|Archbishop Neinstedt gives the camera his best "I would never tell a lie" expression.|
I just finished reading Jennifer Hasselberger's deposition released by Jeff Anderson and Associates. The deposition was given for a civil suit against the Archdiocese of Minneapolis/St Paul and involves child sexual abuse by a priest known to have serious sexual issues, but was never the less, appointed pastor of the parish at which the abuse cited in this civil law suit occurred. Jennifer writes this at the very beginning of her deposition:
1. The statements made herein, unless stated otherwise, are only to be considered as reflective of the situation and circumstances of the Archdiocese of Saint Paul and Minneapolis. These statements should not be understood to be representative of the practices of other Catholic dioceses in the United States, of the universal Catholic Church,or of the Holy See.
I'd love to believe the circumstances cited in her deposition were exclusive to the Archdiocese of Saint Paul and Minneapolis, but after doing decades of research, I can no longer find it in my Catholic soul to believe the situations and attitudes she describes are unique to this Archdiocese. They are not the exception to the rule. They are the actual observed practice, and this in spite of all the recent rules written specifically to look as if these practices are no longer the rule. The real rule in operation, as Jennifer shows beyond a doubt, is now as it always has been: the welfare of the offending priest before any thought of any justice for a victim.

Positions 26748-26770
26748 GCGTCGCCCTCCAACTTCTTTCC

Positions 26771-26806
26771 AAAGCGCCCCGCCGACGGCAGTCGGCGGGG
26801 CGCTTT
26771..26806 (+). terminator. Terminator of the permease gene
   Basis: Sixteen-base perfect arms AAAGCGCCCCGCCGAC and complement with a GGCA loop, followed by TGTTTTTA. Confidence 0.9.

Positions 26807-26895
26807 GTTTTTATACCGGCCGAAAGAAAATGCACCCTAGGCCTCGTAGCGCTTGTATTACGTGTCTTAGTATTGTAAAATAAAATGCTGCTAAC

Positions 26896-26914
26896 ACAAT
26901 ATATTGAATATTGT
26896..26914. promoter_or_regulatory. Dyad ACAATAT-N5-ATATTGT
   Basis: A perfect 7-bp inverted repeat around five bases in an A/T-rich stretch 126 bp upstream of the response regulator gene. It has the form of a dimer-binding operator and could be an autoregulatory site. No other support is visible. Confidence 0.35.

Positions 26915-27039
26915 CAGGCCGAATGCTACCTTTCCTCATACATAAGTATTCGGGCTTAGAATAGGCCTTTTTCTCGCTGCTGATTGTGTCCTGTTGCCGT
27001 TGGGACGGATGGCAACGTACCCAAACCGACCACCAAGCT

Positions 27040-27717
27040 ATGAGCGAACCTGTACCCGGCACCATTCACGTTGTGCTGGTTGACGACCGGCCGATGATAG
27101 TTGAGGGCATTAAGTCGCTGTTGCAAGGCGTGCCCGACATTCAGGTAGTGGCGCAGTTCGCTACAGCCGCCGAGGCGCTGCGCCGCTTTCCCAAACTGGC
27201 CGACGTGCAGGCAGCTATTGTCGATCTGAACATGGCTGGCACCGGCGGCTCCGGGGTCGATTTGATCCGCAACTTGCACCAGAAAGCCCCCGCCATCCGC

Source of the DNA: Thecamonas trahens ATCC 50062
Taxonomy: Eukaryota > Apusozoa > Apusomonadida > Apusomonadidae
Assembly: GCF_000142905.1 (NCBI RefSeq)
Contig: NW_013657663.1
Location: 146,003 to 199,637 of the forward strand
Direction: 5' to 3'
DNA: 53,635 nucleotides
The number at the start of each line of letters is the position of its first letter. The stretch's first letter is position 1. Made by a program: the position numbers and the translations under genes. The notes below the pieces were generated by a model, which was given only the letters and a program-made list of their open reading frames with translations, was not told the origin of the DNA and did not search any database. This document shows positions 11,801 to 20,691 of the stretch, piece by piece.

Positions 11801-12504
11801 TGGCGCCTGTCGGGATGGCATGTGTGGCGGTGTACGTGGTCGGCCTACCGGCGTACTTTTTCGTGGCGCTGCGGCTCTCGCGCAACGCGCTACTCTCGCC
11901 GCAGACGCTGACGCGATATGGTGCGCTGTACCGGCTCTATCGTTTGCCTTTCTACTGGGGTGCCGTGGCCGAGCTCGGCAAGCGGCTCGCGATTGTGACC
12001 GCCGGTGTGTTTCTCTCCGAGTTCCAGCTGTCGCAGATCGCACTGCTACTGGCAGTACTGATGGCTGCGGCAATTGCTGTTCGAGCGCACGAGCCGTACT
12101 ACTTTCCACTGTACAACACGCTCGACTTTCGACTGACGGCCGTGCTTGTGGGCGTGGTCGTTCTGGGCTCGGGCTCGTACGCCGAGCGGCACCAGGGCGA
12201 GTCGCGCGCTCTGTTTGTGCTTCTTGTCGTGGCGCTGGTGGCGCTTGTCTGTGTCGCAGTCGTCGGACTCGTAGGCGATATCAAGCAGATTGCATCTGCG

I also know there really are dioceses where the unwritten rule does not hold sway, but these are the exceptions. The exception is not the level of duplicity and corruption in the Archdiocese of St Paul and Minneapolis. The only exception here is that a highly placed Archdiocesan individual refused to play the clerical game, and unsurprisingly she just happened to be a lay woman. As for religious women and lay men? They were complicit at least to the extent that information stayed in house that belonged in the hands of police.
I don't know how many times I have written, here and in comments elsewhere, that the corruption and abuses will not stop until Catholics are released from the conditioning that God desires a magical celibate male priest as essential to the sacramental functions in the Church. The abuses of our clergy, both sexual and financial, will never end as long as all the power is in the hands of the very men who are causing all the problems. Pope Francis will not solve any of these issues by leaving the current theology of the priesthood as is. He has done nothing that demonstrates to me he has any desire to change one aspect of this theology. Even if it is eventually decided to let married men in the priesthood, that does not change a thing about the exclusive power held by the priesthood.
I guess I would be more inclined to have some hope if our priests actually demonstrated some spiritual ability beyond that ascribed to them in Catholic ritual and the catechism, but those priests are so few as to be insignificant. In the meantime, actions like those described in Jennifer Hasselberger's deposition only serve to demonstrate our current priesthood relies on the power laity give to them and not on any power exclusively theirs that they have taught us God gives them. I wish the average rank and file would think about this the next time they drop cash in the collection basket.